Whirl from the everyday on the black wings of a tornado - to the mystic land of Oz! See an old lady knitting on a cloud; a cow milked sky-high! In Munchkinland you meet Toto, the wonder dog, and the White Witch...who may give you magic slippers like Dorothy's to take you safely to Oz. Meet the harum-scarum Scarecrow, hanging on a post. Hear him sing his sorrowful song. He is searching for a brain. Dance down the Yellow Brick Road with Dorothy and the Scarecrow, thru orchards of apple trees which pick their fruit and throw it, too! Greet the rusty Tin Man. Oil him up a bit so he can creak out his sad tale - he seeks a heart and doesn't know where to find it. Laugh at the plaintive Cowardly Lion - in need of courage - the things that befall this merry-mad company fairly set his tail on end...Beware the dangers of the Haunted Forest as you go. Don't let the black witch...and her guards, the Winged Monkeys and the Giant Winkies head you off! Just beyond is the glistening Emerald City - and the wonderful Wizard of Oz who makes every wish come true.
[from a 1939 MGM magazine ad]
MGM, 1939 (Sepia/Color, 100 minutes, Production No. 1060)
Buddy Ebsen originally played the Tin Man, but after several weeks of filming, he became very ill. It turned out he had a serious allergic reaction to the aluminum powder in his face makeup, and very nearly died. Rather than hold up production, MGM decided to replace Ebsen with Jack Haley. If you listen closely, you can hear Buddy Ebsen's voice in two choruses of "We're Off to See the Wizard" (the Tin Man scene and the Lion scene), which the production staff decided to not re-record.
Early on in the project, Buddy Ebsen was cast as the Scarecrow and Ray Bolger was cast as the Tin Man. However, Bolger complained that he had stipulated in his MGM contract that if MGM ever produced The Wizard of Oz, he wanted to play the Scarecrow. So, the two actors switched roles.
The Shirley Temple story has been greatly exaggerated over the years. Shirley was never seriously considered for the part of Dorothy. Arthur Freed had approached L.B. Mayer in 1937 to get permission to buy the movie rights to The Wizard of Oz expressly as a vehicle for Judy Garland. Everyone on the lot was certainly aware of Judy's talents, and they were all determined to make Judy into a major star.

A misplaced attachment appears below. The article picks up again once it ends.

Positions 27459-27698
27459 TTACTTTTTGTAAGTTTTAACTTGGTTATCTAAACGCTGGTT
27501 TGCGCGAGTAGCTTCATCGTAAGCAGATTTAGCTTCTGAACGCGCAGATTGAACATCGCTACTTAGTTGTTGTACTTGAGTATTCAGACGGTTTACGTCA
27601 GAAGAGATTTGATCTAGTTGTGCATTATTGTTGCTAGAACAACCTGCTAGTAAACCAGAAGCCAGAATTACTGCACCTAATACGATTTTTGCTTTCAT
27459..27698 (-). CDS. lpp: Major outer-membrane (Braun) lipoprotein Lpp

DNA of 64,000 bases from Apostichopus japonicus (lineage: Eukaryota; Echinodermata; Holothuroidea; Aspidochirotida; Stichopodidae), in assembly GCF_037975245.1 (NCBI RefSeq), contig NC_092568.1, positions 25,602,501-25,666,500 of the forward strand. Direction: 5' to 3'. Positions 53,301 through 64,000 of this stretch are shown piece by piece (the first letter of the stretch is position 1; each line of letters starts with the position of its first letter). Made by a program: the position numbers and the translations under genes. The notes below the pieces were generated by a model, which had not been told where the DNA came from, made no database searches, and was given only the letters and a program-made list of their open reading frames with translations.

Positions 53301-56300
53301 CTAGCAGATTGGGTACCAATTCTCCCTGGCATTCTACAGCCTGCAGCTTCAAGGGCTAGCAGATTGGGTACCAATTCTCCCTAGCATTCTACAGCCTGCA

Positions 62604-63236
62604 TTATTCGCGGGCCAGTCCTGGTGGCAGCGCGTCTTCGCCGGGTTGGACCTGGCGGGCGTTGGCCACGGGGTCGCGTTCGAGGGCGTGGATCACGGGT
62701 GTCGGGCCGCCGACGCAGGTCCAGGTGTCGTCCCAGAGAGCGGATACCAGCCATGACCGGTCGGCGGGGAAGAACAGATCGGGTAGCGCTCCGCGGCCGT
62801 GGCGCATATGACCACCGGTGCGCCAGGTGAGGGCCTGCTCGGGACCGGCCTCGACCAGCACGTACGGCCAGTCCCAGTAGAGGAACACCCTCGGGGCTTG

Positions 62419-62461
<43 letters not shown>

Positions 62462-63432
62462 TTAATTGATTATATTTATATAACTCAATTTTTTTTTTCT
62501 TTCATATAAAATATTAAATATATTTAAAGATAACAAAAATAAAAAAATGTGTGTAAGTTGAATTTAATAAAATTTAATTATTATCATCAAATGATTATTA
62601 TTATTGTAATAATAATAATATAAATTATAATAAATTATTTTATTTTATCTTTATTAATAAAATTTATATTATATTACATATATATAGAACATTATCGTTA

During early stages of planning, it became clear that Oz would be a costly project - it turned out to be MGM's most expensive film to date. Executives at Loewes, Inc., owner of MGM, were nervous about having Judy in the lead of such an expensive film, since her box office popularity was -- as yet -- not well established. So they insisted that Mayer test Shirley Temple for the part. Shirley was the biggest box office draw in Hollywood at the time. Roger Edens, Judy's vocal coach and greatest supporter was sent to Twentieth Century-Fox to test Shirley's singing voice, and of course he reported back to MGM-boss Louis B. Mayer that there was no way Shirley could play the part. Besides, there was no way Fox would even consider loaning her out. So that's all there was to that.
Singer/actress Adriana Caselotti provided the voice for Juliet in the Tinman scene when he sings "If I Only Had a Heart." Miss Caselotti had provided the voice of Snow White in Disney's first animated feature in 1938. It is said that Snow White paved the way for The Wizard of Oz by proving that audiences were interested in fantasy films.
The Wizard of Oz won an Academy Award for Best Song ("Over the Rainbow") and Best Scoring of a Musical Picture (Herbert Stothart), and was nominated for Best Picture (lost to Gone with the Wind), Best Art Direction and Best Special Effects. Judy won a special miniature Oscar for "most outstanding performance by a juvenile." It was the only Academy Award Judy ever received, though she was nominated on two other occasions. She referred to the miniature statuette as her "Munchkin Award."
The first television showing of Oz was on the CBS network on November 3, 1956. It was shown on CBS' "Ford Star Jubilee" program. Judy Garland inaugurated the "Ford Star Jubilee" series with her first TV special on September 24, 1955. In November 1996, CBS celebrated 40 years of Oz with a special showing of the movie with celebrity interviews and a documentary.
The Wizard of Oz is said to be the most-watched movie of all time. It is estimated that more than one billion people have seen it (that's one-fifth of the earth's population!). Judy Garland singing "Over the Rainbow" is as much a part of American culture as apple pie, Thanksgiving and the Super Bowl. Lines from the movie have even crept into our language - how many times have you heard someone say "We're off to see the Wizard," or "Toto, I don't think we're in Kansas anymore," or "Pay no attention to that man behind the curtain?"
After previews, it was decided to omit part of the Scarecrow's dance. In order to shorten the scene, it was necessary to do some retakes. For some unknown reason, Judy's hairdresser made her braids a different length in the
retakes. Watch the scene closely, and you'll see the length of Dorothy's braids change quite dramatically several times.
Some good books to read about the film:
Videos and Soundtracks
Single-Disc version also included in
The Judy Garland Signature Collection
DVD Box Set
Notable Past Issues:
The Ultimate Oz
Other Notable Releases on videotape include the 50th Anniversary Edition (above, left), which includes a booklet written by John Fricke. The latest release, touted as the last time it will be available this century, is the super-whizzbang, ultra processed sound (Dolby Surround, THX, etc.) version (Spanish dubbed version shown above, right).
Non-Rhino Releases: (top row)
Original MGM Sountrack Recording, MGM/EMI 3303 (1989). This and CBS/Sony's entry (below) was the best there was (on CD) till Rhino got into the act. It's still fun. Contains all of the songs, and some of the dialog.
Original Cast Album, CBS AK 45356. This and MGM's entry (above) was the best there was (on CD) till Rhino got into the act. It's still fun. Contains all of the songs, and some of the dialog.